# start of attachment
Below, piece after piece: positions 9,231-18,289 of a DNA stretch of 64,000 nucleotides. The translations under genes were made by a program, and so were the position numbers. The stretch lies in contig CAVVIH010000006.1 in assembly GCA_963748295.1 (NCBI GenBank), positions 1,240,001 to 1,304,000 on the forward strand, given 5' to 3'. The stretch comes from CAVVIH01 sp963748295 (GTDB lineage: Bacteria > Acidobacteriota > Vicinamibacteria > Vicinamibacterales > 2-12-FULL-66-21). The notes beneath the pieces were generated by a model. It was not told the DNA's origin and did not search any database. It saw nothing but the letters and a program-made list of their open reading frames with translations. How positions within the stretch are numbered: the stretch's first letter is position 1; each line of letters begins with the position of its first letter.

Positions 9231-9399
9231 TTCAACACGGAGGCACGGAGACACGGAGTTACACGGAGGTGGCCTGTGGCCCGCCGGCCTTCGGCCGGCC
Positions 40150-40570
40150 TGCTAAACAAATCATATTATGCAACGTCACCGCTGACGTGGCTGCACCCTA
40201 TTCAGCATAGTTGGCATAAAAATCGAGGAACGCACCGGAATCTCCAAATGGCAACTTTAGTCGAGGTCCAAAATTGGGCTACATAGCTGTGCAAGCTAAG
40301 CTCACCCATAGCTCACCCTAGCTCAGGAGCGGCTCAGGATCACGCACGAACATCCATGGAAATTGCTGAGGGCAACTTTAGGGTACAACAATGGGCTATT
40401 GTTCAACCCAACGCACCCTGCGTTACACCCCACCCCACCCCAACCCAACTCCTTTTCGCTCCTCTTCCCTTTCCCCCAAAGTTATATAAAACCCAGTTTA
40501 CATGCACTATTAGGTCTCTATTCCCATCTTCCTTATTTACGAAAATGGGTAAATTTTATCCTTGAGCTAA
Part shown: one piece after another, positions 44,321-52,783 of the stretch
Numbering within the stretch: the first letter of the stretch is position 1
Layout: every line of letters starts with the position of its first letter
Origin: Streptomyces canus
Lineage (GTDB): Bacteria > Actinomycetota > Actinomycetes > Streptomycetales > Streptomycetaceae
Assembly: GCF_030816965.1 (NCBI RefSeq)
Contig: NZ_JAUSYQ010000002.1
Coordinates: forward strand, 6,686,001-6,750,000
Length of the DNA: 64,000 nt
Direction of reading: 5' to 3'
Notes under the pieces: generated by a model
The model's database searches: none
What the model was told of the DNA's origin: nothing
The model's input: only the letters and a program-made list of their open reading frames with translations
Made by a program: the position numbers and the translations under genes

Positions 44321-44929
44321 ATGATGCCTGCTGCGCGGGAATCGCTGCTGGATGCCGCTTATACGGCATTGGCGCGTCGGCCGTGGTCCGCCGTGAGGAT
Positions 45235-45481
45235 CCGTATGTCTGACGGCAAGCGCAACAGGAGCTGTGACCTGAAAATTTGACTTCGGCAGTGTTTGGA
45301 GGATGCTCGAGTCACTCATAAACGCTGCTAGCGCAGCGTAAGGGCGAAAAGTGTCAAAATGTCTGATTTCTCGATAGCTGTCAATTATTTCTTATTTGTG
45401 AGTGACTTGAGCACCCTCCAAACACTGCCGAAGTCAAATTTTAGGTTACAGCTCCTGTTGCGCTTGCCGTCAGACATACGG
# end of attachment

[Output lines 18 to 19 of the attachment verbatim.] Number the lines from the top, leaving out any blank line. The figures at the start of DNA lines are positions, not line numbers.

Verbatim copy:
Length of the DNA: 64,000 nt
Direction of reading: 5' to 3'